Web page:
I am sorry that Senator Rae has left the chamber. He would be well advised to cooperate with the Government rather than to adopt a knocking attitude. If this is the way that a State government handles its funds, then it is obviously incompetent to handle additional funds. There are people from one end of Queensland to the other waiting for homes. Queensland has the largest black population of any State in Australia with 60,000-odd people of whom about 7,000 to 10,000 are islanders. There are people in Queensland who are getting a rake-off, apart from the State Government, at the expense of the Aborigines. I saw a contract recently concerning premises to be made available for Aborigines in which an estate agent was apparently getting the rip-off. The person holding the first mortgage was almost identifiable with a section of the estate agency. During the Estimates debate I asked a number of questions about people who are operating in the Northern Territory. 1 have been supplied with that information by the Department. Of all the consultants and the accountants who are listed by the Department I have selected only a few. Let me mention some of them. There is Andrew McPhee and Associates, consultants, whose fee over the period referred to amounted to $15,018; Talbot, Hunt and Partners were paid $41,412; Gutteridge, Haskins and Davey were paid $184,778. I would like to know what they got those fees for. Two groups of people have to be protected in this community; firstly, the Aborigines, and secondly, the taxpayers. I think the taxpayers would be quite happy to be put in second place. But there are groups of people in the community who are getting a rip-off at the expense of the Aborigines. Let me cite a few more names. There is Boehme, Topeny and Partners who were paid $5,926. Now let us look at the accountancy group. Wilson, Bishop, Bowes and Craig were paid $17,412; C. W. Stirling and Co. was paid $8,231; E. J. Shepherd and Associates were paid $1,443, and Peat, Marwick, Mitchell and Co. were paid $16,969, almost $17,000. The Secretary of the Department went on to say:

In some instances the technical consultants are also acting purchasing agents and charge a fee but this component is not readily available as such costs are absorbed under other expenditure headings.

The figures represent actual cash paid to architectural and accounting consultants. The majority of the associations have incurred liabilities for fees in 1973-74 which were paid in 1974-75.

I assume that those figures refer to the 1973-74 financial year. It goes further than this. The Minister has very properly made available additional funds this year to assist housing associations. In Queen-land there is quite a number of them. But what has happened? We now find that a whole host of them are being held up at the registration level, so in a direct way the State Government again is stepping in to deprive Aborigines of housing. It is a hypocritical attitude for Senator Rae to adopt when he knows that this misuse of funds is going on at the State government level while he criticises the Australian Government for reducing the housing quota. It is not even a fair criticism. The honourable senator ought to look deeper into the subject before he starts putting up a phoney argument in this chamber. He is not helping the Aborigines. All he is doing is helping that close personal friend of mine, the Premier of Queensland, in his political arguments in the State election campaign.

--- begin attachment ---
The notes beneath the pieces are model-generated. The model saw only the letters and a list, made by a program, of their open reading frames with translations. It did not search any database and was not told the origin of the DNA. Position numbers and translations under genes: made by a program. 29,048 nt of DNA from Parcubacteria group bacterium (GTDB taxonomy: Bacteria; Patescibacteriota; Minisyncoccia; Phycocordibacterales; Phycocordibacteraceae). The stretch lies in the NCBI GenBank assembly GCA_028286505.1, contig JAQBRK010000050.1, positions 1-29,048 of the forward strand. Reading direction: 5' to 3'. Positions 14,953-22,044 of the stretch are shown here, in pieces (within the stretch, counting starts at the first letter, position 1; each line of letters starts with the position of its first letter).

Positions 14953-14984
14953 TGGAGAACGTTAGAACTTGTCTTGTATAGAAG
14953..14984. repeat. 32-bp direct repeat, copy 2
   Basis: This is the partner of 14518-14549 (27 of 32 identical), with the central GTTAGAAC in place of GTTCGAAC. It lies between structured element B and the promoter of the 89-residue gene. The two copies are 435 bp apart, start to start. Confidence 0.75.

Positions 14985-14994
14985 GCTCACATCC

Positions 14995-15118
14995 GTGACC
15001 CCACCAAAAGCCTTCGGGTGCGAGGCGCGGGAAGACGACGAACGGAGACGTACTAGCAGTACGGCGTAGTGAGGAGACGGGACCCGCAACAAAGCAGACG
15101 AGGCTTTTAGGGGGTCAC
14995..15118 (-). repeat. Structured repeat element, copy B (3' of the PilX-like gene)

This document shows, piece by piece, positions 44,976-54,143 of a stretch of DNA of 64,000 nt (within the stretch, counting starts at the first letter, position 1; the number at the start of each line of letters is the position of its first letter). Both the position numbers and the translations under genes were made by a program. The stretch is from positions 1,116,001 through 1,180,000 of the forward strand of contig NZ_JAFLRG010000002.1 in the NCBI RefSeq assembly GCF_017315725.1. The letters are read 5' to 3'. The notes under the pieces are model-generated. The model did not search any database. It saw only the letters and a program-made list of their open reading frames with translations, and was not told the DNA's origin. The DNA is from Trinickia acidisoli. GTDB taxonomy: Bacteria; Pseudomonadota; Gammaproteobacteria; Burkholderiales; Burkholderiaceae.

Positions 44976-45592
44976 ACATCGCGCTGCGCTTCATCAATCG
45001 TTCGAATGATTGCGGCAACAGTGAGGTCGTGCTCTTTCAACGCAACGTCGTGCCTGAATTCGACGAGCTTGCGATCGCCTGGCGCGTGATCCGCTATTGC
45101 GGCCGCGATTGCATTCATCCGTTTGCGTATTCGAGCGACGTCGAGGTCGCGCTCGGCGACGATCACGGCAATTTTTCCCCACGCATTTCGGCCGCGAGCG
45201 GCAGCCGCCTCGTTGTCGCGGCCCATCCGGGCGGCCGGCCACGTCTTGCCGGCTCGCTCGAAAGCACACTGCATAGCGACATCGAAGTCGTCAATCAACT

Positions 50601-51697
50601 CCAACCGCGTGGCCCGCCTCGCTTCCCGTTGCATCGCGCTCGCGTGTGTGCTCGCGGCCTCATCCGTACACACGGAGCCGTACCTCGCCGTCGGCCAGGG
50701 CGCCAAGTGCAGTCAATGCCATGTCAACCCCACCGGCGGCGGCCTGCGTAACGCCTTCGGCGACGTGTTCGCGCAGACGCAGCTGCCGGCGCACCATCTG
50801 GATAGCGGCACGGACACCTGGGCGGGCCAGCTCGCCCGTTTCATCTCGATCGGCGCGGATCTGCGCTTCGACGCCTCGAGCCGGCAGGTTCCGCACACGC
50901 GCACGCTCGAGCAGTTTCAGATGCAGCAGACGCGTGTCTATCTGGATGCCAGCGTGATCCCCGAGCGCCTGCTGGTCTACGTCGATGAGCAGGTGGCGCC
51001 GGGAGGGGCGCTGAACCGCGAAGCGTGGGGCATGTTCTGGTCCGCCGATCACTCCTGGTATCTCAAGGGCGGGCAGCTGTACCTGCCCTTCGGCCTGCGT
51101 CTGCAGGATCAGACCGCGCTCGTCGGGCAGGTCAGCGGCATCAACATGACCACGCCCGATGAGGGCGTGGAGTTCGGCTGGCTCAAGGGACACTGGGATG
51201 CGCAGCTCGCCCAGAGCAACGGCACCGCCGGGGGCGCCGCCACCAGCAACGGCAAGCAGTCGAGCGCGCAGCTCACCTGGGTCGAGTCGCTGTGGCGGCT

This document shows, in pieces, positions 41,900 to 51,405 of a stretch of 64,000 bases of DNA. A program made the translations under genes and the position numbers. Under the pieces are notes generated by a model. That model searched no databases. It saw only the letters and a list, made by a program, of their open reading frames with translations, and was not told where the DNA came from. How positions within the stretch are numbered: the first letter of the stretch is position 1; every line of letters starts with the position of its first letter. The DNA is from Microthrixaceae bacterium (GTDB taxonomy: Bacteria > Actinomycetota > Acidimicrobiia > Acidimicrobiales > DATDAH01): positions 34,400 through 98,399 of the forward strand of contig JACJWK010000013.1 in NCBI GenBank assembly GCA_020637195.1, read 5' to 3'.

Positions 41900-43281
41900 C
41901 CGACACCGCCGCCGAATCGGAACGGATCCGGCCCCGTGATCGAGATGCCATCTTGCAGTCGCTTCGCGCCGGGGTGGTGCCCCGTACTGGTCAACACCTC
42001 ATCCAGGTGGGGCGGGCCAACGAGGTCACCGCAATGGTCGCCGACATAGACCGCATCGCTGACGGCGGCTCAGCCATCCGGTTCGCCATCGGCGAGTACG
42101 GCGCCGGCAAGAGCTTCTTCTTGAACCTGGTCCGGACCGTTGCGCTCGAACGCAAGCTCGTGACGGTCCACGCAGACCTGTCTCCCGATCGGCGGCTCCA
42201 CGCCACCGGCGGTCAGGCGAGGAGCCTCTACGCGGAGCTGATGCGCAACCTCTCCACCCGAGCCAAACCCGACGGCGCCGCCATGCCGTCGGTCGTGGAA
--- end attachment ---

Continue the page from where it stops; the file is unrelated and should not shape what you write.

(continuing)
Senator Devitt - Did you put in inverted commas that the Queensland Premier is a close personal friend of yours?

Senator KEEFFE - The Premier and I often have conversations through the 'Courier-Mail'. We are not exactly on telephone calling terms. But I will put it in inverted commas to put it on the right side of the ledger. The situation goes further than this. There are people who endeavour to set up their own private business organisations under the capital funding of the Australian Government. In many instances these involve consultants. One of the projects that I am particularly angry about is the famous one at Clump Mountain which, over a period of years, we have tried to get off the ground but there has been that much referring and conferring on the project, with people getting consultancy fees, that finally it was knocked back and it has now come up again for consideration. Who is to blame for this? I am not blaming the people in the Australian Department of Aboriginal Affairs, who in 99 per cent of cases are doing their very best to get over a very great problem. But I think that in a minority of cases some blame must lie there particularly with some senior officials. Not enough Aboriginal people have been taken into consultation. I note that Senator Rae did not say this because he probably does not know anything about it as he comes from a State were the Aboriginal population has been virtually annihilated. Aborigines ought to be consulted at every level and they ought to be involved in the decision making. I have heard it said in this chamber that Queensland is an ideal place. It is not.